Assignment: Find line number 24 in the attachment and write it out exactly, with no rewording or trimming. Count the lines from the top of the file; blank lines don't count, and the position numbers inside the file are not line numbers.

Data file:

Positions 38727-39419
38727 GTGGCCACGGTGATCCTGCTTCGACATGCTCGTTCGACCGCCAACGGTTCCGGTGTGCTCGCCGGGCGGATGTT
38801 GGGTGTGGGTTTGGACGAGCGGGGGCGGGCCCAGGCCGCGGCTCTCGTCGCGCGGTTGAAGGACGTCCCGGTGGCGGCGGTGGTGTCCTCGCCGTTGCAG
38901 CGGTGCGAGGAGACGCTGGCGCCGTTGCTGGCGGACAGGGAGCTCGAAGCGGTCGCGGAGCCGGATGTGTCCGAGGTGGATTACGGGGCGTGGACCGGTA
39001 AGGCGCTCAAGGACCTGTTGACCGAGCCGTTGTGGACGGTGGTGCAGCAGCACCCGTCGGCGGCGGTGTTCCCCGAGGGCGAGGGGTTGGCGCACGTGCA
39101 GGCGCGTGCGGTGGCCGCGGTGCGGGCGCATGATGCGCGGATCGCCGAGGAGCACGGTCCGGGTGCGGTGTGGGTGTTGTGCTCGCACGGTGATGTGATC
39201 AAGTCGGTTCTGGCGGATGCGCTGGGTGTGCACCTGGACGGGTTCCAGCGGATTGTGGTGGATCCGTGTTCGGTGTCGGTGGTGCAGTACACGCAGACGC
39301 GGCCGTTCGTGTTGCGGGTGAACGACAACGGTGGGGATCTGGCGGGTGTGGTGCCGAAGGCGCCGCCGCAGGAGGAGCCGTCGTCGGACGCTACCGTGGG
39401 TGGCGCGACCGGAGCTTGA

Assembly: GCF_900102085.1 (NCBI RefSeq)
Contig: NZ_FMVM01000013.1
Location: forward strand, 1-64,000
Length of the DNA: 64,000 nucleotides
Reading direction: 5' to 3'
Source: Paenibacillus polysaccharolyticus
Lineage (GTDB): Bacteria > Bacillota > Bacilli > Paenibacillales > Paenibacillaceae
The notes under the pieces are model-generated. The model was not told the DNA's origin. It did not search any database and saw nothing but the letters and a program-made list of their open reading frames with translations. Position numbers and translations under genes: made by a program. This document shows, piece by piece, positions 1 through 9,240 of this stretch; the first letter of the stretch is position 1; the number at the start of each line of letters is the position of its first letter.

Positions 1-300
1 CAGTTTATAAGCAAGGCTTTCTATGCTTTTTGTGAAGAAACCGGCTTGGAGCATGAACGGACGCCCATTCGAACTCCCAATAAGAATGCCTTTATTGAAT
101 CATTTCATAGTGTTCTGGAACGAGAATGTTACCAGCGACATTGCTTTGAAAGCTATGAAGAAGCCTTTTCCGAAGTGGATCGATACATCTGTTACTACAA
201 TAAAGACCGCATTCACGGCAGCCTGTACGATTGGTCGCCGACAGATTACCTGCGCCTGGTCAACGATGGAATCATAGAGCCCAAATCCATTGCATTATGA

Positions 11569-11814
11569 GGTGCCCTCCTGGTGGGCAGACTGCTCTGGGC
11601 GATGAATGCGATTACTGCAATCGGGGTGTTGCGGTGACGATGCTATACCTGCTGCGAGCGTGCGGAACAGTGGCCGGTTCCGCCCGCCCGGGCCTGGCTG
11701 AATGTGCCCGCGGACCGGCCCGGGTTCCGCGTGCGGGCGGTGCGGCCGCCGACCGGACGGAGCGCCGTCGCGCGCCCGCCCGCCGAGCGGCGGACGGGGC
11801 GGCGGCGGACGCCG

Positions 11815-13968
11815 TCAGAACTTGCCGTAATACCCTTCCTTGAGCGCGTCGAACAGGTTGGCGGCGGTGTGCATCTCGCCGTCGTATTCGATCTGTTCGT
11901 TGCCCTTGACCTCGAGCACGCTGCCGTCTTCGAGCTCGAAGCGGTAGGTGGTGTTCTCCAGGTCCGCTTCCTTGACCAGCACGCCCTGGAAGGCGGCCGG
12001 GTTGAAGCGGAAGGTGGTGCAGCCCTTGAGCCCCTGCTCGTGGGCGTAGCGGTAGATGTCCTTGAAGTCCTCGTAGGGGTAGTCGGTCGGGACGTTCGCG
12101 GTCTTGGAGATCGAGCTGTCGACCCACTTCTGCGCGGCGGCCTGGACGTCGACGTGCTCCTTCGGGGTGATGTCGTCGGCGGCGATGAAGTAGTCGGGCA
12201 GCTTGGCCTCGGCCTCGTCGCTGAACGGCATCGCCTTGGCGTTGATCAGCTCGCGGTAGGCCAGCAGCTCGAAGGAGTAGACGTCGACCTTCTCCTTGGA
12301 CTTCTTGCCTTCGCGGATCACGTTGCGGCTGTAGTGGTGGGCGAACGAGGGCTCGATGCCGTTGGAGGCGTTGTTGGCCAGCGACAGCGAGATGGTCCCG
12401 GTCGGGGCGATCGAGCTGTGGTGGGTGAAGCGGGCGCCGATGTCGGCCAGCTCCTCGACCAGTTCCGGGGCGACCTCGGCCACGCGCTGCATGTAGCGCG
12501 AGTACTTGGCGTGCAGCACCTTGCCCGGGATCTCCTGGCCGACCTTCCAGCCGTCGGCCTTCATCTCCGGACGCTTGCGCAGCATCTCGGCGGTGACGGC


11601 GATGAATGCGATTACTGCAATCGGGGTGTTGCGGTGACGATGCTATACCTGCTGCGAGCGTGCGGAACAGTGGCCGGTTCCGCCCGCCCGGGCCTGGCTG